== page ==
Competitors pan NorthwesTel’s modernization plan

NorthwesTel's new modernization plan doesn't look any better than the old one, say its competitors. "It's basically more of the same," said Dean Proctor, the chief development officer for SSi Group.

NorthwesTel’s new modernization plan doesn’t look any better than the old one, say its competitors.

“It’s basically more of the same,” said Dean Proctor, the chief development officer for SSi Group, a Yellowknife-based Internet provider. “It’s what any normal telecommunications company should be doing with respect to network upgrades.”

Inuvik-based cellular provider Ice Wireless was even more blunt.

“This is an attempt by NorthwesTel to continue its dominance of the long-haul transportation market in the North and reassert its monopoly over all telecommunications in northern Canada,” said Cameron Zubko, the vice president of Ice Wireless.

The Canadian Radio-television and Telecommunications Commission ordered NorthwesTel to produce a modernization plan in December 2011 after lambasting the telco for the age and condition of its network infrastructure.

NorthwesTel’s initial plan contained an additional $40 million that would have been paid out from the public benefits fund its parent company, Bell Canada Enterprises, was required to set aside as part of its $3.4-billion purchase of Astral Media.

After the commission scuttled the Astral deal, NorthwesTel had to go back to the drawing board.

Last month the company unveiled its revised, $233-million plan. It would see 3G wireless services expanded to 99 per cent of the company’s service area, features like call display available everywhere and improved Internet speeds.

“We think that our customers are looking for these services and we need to give them to them,” said Paul Flaherty, president of NorthwesTel.

But what both northerners, and the commission, want is competition, said Zubko.

“NorthwesTel has really missed the point of what the CRTC has asked them to do,” he said.

Much of the plan deals with wireless services and high-speed Internet, services that are not regulated by the commission, so there is some question of how much say the CRTC has over this plan.

“NorthwesTel says they’re not accountable to the CRTC, this plan is not for their approval and that the plan will proceed one way or another regardless of what the CRTC has to say about it,” said Zubko. “I think this demonstrates contempt for the CRTC.”

Both SSi and Ice Wireless say it’s NorthwesTel’s high prices for wholesale bandwidth that are keeping competition out of the North.

NorthwesTel owns the only fibre-optic link to the south.

“We’ve got (Internet service providers) lined up at the Yukon border that would quite happily start offering services in the Yukon if there was any reasonable cost of access for long-haul transportation services,” said Zubko.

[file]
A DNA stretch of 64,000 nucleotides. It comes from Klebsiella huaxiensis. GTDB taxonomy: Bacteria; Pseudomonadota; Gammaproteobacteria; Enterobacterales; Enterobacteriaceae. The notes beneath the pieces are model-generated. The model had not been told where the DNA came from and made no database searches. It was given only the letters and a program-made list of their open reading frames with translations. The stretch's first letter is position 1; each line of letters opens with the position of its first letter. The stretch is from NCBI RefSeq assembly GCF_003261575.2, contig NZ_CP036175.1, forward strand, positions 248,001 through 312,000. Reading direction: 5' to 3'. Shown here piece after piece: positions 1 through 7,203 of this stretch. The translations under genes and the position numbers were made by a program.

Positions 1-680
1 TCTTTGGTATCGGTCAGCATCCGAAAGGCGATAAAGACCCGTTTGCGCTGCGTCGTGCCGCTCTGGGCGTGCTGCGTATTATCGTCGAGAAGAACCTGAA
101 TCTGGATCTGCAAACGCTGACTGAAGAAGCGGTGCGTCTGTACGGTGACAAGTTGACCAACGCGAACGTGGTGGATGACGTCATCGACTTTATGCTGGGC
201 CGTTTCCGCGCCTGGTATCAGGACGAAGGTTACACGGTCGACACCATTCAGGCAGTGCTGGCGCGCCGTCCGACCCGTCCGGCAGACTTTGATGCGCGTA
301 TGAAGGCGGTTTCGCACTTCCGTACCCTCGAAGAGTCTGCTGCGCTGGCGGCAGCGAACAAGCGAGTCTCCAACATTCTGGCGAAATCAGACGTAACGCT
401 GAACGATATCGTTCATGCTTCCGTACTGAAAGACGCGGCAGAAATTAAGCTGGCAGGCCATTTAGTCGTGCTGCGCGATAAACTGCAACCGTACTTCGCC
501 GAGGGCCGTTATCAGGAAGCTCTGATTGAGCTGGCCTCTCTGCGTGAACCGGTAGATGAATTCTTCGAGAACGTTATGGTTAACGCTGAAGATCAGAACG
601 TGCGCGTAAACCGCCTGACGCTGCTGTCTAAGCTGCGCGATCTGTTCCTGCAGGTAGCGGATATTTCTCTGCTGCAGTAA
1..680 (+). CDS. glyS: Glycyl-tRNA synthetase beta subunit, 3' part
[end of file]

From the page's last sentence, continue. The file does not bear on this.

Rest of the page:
“What we’re seeing is basically a lack of a holistic plan,” said Proctor. “There’s no real vision as to how the money they want to put into the ground will lead to communication services that are affordable… It’s certainly not talking about how NorthwesTel should be part of a northern solution in a competitive marketplace.”

But there is a lot in this plan that helps facilitate competition, countered Flaherty.

After the modernization plan is complete, most of NorthwesTel’s customers will be able to keep their phone number if they choose to switch to another provider.

In addition, NorthwesTel plans to expand Wholesale Connect, its high-volume Internet transport service, to 57 communities from 30.

The commission is currently looking at the prices that NorthwesTel charges for both Wholesale Connect and its V-Connect service – which is basically Wholesale Connect with a few more bells and whistles.

At the same time the CRTC will be putting all of NorthwesTel’s operations under the regulatory microscope as it completes a wide-ranging review of the North’s telecommunications needs and its regulatory framework.

That framework needs to change, said Proctor.

The commission has to figure out what a reasonable rate is for backbone Internet transport, not only in terms of NorthwesTel’s terrestrial fiber-optic and microwave network, but also in satellite-served communities as well, he said. Subsidies can then be adjusted accordingly.

NorthwesTel currently gets about $20 million a year from a fund administered by the CRTC to meet its basic service objective – the telecom services it’s required by law to provide in all the communities it serves.

Those objectives include dial-up Internet but not high-speed Internet. That makes no sense, said Proctor.

“Part of that subsidy is to pay for the cost of supporting dial-up, but nobody has dial-up,” he said. “Most computers can’t even handle dial-up modems any more, so there’s actually money being wasted in subsidies.”

Both SSi and Ice Wireless said they would like to see the retail and wholesale sides of NorthwesTel treated separately.

Proctor’s company is pushing for the creation of a portable subsidy that each telco can access based on the number of customers it has.

The CRTC created something similar when it opened up southern Canada’s telecommunications market to more competition in 1997, he said.

It will be a while before the commission makes any decisions. The regulator is holding public hearings across the North this summer.

It’s scheduled to be in Whitehorse June 19.

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